My earliest memories are fuzzy. I know I moved to Indianapolis from Cleveland when I was three (though, now, trying to remember, maybe it was four). My mother and I moved to live with my grandparents while she went to law school. It actually worked out really well. I never remember a time where it felt like she wasn’t around or she was ignoring me for her studies. Which is spectacular considering how needy I was as a child.

I remember these rolling footrests they had in the law school common area where my mother would study. I was magically endlessly entertained by those dirty little boxes as they sailed me across the quiet floor. How did no one kick me (us) out? Maybe they did and I don’t remember, but I know I had a blast. I also remember her taking me into one of her classrooms once. 

I wonder how that was for her. Leaving a career to go to law school while she had me to take care of. I’ve never asked her why she made that decision, though I’ve gotten the feeling on our drive out to my graduate degree adventure that her decision was as passion following as mine is. I wonder if she regrets it. Now that she sees her friends from her past life retiring and starting their second careers while she’s a bit stuck. Is this where she saw herself when she went to law school. I sit here imagining myself as a renowned theatre critic somewhere down the line. What was she sitting in law school imagining? I should ask. 

She got a job offer once. A job that would take her out of town more often. It would have been a big shift in career. She asked me if I’d be ok with it. I don’t know how old I was but I remember it being in the car. Perhaps so we didn’t have to see each others faces. Our family doesn’t do well with honesty and emotion. I’m still ashamed that my first thought was a selfish one: If she travels more often, that means I can stay up and watch tv in her bed! I still said she shouldn’t do it. I wanted her around.

So much of my life is defined by her decision to leave Cleveland. I would have gone to different schools, had different friends, experiences, thoughts. I get lost thinking about alternate realities. The “what ifs” of the decisions we make. How different would I be? Would I recognize the me that grew up in Cleveland with a mother who worked as a civil engineer her whole life? There’s no way to know and that’s annoying.

But that alternate me wouldn’t have gotten to spend as much time with my grandparents as I did. That I’m sure of. My grandfather especially who acted as my de facto father. He led by example and was a pillar of the community and of kindness and insane work ethic that I can never hope to live up to. I’ve only seen him mad once. It was terrifying. I don’t remember exactly what I said or did, but it was said in anger toward my mother and he hit me. I know it wasn’t his full strength, but the unexpected terror of the moment sent me to the ground. No one loved harder than that man. But it’s his easy kindness that leaves the lasting impression among anyone who knew him. No friend was ever left wanting. If you need some cash, he’s got you. If you need a place to spend thanksgiving, the table is already set for you. If you knew Dr. Raymond Pierce, you were a member of his family.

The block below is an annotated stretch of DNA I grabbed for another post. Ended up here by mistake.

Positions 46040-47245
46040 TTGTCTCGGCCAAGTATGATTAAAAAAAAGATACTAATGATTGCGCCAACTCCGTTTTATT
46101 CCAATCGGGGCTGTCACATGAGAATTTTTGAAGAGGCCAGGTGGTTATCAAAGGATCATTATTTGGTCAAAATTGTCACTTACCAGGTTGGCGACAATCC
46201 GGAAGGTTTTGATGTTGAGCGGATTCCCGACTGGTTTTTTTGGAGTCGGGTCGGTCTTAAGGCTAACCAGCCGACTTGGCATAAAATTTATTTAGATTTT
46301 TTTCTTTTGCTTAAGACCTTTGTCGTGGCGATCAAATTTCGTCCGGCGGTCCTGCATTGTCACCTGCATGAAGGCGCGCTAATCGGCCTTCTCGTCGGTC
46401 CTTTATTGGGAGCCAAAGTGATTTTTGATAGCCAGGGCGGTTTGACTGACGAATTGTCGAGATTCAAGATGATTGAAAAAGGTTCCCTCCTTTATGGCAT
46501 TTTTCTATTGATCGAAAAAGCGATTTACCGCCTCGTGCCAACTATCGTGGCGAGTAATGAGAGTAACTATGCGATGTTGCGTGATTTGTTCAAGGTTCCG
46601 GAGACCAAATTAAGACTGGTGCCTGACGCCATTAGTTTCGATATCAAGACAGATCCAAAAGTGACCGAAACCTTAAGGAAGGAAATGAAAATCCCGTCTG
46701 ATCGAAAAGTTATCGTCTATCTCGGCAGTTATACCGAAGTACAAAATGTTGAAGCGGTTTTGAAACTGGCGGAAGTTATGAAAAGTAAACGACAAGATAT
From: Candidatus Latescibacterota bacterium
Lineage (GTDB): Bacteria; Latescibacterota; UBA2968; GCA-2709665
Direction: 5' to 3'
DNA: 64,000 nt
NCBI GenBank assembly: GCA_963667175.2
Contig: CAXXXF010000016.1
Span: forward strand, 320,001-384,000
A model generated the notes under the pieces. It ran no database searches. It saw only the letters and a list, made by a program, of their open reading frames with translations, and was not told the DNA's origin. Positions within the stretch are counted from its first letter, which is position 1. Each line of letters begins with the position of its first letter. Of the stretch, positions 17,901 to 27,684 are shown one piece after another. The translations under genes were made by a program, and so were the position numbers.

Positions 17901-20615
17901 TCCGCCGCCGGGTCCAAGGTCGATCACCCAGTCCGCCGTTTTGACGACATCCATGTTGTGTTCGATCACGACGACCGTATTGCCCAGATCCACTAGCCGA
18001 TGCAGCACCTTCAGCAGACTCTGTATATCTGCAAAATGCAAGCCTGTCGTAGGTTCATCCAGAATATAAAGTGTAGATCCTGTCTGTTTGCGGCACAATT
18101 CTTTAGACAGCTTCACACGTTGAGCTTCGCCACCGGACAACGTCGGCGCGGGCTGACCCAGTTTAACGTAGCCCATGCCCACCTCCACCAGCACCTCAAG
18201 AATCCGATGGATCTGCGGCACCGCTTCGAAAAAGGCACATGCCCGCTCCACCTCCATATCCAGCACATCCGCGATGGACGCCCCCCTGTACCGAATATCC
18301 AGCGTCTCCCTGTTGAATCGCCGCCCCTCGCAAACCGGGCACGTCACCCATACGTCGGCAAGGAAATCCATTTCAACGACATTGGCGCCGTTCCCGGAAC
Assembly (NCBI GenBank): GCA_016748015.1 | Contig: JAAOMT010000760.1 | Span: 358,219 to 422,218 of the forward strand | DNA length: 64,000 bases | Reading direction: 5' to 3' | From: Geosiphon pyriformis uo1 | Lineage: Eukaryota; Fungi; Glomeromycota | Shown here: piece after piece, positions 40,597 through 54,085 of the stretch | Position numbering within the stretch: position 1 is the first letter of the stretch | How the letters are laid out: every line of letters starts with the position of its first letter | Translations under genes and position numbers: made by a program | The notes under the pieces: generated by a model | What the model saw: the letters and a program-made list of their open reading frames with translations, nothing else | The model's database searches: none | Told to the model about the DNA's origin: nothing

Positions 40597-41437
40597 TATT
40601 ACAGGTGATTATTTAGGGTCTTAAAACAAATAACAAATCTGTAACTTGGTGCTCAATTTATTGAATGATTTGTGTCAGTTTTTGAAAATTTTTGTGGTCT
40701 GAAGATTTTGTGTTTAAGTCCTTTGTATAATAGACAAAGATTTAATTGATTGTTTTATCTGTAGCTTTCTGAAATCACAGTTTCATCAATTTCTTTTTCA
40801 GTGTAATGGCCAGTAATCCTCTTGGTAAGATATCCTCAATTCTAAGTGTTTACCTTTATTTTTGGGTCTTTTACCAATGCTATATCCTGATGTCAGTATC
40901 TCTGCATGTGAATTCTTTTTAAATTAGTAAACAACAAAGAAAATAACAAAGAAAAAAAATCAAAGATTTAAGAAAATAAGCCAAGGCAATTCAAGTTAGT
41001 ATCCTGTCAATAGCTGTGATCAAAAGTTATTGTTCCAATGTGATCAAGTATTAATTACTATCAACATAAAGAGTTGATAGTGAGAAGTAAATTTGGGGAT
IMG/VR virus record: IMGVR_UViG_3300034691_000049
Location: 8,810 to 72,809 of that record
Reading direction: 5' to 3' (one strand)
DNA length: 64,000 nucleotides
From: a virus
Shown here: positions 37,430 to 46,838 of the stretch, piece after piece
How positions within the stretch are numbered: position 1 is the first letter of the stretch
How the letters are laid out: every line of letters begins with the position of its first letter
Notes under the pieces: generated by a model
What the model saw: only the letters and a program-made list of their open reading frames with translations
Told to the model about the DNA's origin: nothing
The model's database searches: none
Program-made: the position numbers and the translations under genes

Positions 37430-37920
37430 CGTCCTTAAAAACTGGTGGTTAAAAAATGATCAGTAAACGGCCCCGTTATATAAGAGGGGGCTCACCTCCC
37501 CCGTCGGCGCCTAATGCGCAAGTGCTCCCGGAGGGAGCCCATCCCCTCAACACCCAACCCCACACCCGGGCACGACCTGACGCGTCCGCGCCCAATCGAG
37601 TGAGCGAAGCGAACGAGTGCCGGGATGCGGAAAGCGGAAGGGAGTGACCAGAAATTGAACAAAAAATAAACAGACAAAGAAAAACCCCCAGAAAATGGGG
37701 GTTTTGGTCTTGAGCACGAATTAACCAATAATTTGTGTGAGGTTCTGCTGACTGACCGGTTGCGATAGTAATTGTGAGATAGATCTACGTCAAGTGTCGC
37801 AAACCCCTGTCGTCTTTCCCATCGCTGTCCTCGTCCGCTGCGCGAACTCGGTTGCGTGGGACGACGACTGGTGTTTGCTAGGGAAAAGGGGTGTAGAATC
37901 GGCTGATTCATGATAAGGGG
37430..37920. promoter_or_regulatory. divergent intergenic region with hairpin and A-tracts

I should have paid more attention during his last few years. It was just too hard to watch the man that raised me whither away. Cancer is a bitch. I’m glad Kaily was around to collect stories and memories from both grandparents. Someone needs to remember, because I pretty obviously won’t. 

The most chilling thing to this day about my grandfather getting cancer? The folder we later found on his computer desk. The same desk he would sit at for hours researching god knows what for the next conference that he would whisk us all away to so he could give a speech and we could enjoy the weather. The same desk surrounded by manila file folders filed to bursting with medical jargon overlapping his distinctive surgeon script. On that desk laid one particular full folder, held together by one of the many rubber bands he religiously kept on his wrist. In his unmistakable, steady hand writing, he wrote: “Colon Cancer”.

It’s hard to think about his death without feeling like the time we spent with him while he was sick or immobile is starting to outweigh the memories of him alive. My memory seems to revel in that fear of forgetting the healthy him. I don’t want to forget the Papa who could bar-b-cue the perfect rack of ribs. No, you don’t understand what I mean. The man made ribs that quite literally fell off the bone. Screw using your teeth, you could hold the bone and use two fingers to just slide the meat right off the end. The secret? A patience that none of the rest of us have. He’d come home from church and immediately start cooking. On Sundays, that is. He went to church every day, but Sunday was the day he’d cook for the family (and whoever rung the doorbell to say hello).

I don’t want to forget all the times he’d drive me places or pick me up because my mom was in school or at work and couldn’t do it. Pick me up from school and drive me all the way downtown to my swim practice. Did I thank him? Dear god I hope so. Even if I did, I was never thankful enough, that’s for sure. He was more supportive than I ever could have hoped for. I wish he was still around. Just one more time I want to hear him say “hey, big boy J!” I want to make him proud and every step I take in my career is to make him proud. I don’t consider myself particularly religious anymore, but I do like to hope he’s watching me and still cheering me on.

My family was my life growing up more than I had realized before that point. I wasn’t good at making friends. That’s a lie, I made friends easily. I was awful at keeping them. But he and my grandmother and my mother were there for me through a lot of shit and I don’t appreciate them nearly enough.